The reason I eliminated players purchased or valued at less than €1m is because Juventus were rather prolific in purchasing young academy players from around Italy and the world. Many of whom were completely unheralded, unproven and unvaluable. This eliminated a large chunk of players, without ignoring anyone of any notability. For example, Emre Can was acquired on a free transfer and Paul Pogba for a tribunal fee of €800k, but both are still included because their Market Value was well in excess of €1m at the time. Conversely, Dario Del Fabro was purchased four seasons ago for €4.5m, despite his Market Value being only €600k. He is also included in the database.
In total, Juventus purchased a remarkable 113 players under Paratici’s watch! This works out on average to a bit more than 10 players each year, including 16(!!!) transfers in the 2011/12 season alone; an absolutely incredible volume, completely incomparable to Tottenham’s transfer business. The last time Spurs exceeded ten transfers was twelve seasons ago in 2008/09, in the heady Damien Comolli Era, when Spurs completed 13 transfers (including Luka Modric, as well as buying back three players they only recently sold, in Keane, Defoe and Chimbonda). Since 2009, Spurs have never completed more than 8 transfers in a season, as well as famously zero in 2018-19. This high turnover at Juventus suggests that Spurs may see a distinctive increase in the volume of transfers made each season, which many, myself included, see as a very positive development, as squad stagnation has been a large factor in Spurs’ recent decline.
Paratici has, fairly or unfairly, been judged for his first three managerial targets being managers from Serie A, but does his infatuation with players also extend to Serie A? It does. Of those 113 transfers, Juventus purchased 77 (68%) of them from Italy. The next most popular league? Miles behind: Spain, with only 10 transfers (9%), followed by England (8), Germany (5), France (4), and then an assortment of other European leagues with only one transfer. Notably, Juventus only thrice dipped their toes into the global market, purchasing Nicolas Anelka (hardly an unknown) from China on a free transfer, as well as an unknown Andres Tello from Colombia, and Rodrigo Bentancur from Argentina. Again, a highly noteworthy point. Even Spurs, having done three times as few transfers over the same period, have turned their attention beyond Europe five times (Juan Foyth from Argentina, DeAndre Yedlin from the United States, Paulinho and Sandro from Brazil, and Bongani Khumalo from South Africa). This suggests that Paratici’s networks are heavily Italian focused, and even more European focused. So get ready for a lot more links to players from Italy.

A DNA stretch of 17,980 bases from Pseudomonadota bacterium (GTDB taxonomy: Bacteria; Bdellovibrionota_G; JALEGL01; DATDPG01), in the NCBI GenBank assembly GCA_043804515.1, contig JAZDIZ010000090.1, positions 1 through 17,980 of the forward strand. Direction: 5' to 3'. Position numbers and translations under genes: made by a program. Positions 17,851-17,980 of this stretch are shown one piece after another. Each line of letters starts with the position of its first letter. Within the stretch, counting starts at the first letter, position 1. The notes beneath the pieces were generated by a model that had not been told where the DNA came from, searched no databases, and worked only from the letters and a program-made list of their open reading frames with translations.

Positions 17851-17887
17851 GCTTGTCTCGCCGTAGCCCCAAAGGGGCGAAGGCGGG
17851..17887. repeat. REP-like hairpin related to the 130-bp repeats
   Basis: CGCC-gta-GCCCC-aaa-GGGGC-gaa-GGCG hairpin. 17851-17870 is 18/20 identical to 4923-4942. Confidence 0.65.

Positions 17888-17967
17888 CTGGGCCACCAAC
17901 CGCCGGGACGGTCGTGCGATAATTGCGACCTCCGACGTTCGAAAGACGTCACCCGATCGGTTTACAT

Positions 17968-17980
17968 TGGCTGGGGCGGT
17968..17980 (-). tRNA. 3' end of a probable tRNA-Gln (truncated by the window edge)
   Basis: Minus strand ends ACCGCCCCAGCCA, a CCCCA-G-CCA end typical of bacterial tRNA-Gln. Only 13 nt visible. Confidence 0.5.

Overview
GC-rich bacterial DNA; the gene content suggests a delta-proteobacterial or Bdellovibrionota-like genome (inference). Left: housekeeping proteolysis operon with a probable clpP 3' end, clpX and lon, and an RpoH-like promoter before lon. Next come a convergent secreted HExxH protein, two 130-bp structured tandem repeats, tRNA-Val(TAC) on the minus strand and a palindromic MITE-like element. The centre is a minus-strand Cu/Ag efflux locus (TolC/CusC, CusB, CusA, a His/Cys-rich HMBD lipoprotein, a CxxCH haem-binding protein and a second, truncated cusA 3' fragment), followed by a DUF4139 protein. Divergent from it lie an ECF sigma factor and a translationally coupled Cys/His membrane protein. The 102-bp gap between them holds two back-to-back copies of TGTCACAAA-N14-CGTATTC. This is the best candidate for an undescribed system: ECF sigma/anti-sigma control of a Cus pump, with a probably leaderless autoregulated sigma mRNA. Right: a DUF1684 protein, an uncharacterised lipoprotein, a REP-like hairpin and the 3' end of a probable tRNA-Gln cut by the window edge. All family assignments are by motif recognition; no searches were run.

Over the past decade, Juventus have gained a reputation as a haven for older, world-class players to gracefully fade to
retirement the MLS. Under Paratici’s watch, Juventus acquired some truly world class players, like Andrea Pirlo, Patrice Evra, Dani Alves, Blaise Matuidi, Leonardo Bonucci, Cristiano Ronaldo and Gianluigi Donnarumma. You would be forgiven if you thought this was a Greatest Players of the 21st Century List, but rather it’s a list of players Juventus acquired who were in their 30s (or 40s in Gigi’s case). After the success of the Pirlo transfer, this became somewhat of a hallmark of Juventus’ transfer business.
However, it doesn’t tell the whole story. Juventus did buy a remarkably high number of players in their 30s (13 or 12% of all transfers). The more surprising story is the number of players they bought long before their primes. Juventus purchased 45 players under the age of 23, and 55 players from age 23-29. This shows a surprisingly high diversity in the age profile of Paratici’s transfers. Indeed, the average age of players acquired was 24.3 years old. By comparison, Spurs’ average age of transfers in the 2020/21 season was 25.8. Even if you take out Joe Hart, Spurs’ average age of transfer was 24.4!
Of particular note, Juventus completed a remarkable amount of academy transfer business, spending hundreds of millions of Euros on completely unproven players. For example, Juventus spent €10.6m on Stefano Sturaro, who’d played just over 2000 minutes of total time in Serie A. They spent €9m on Rolando Mandragora, who’d just had one promising season on loan in Serie B. In total, Juventus spent €432m on players under the age of 23, with Matthijs de Ligt’s €85m fee, Dejan Kulusevski’s €35m fee, and Paulo Dybala’s €40m as the most notable.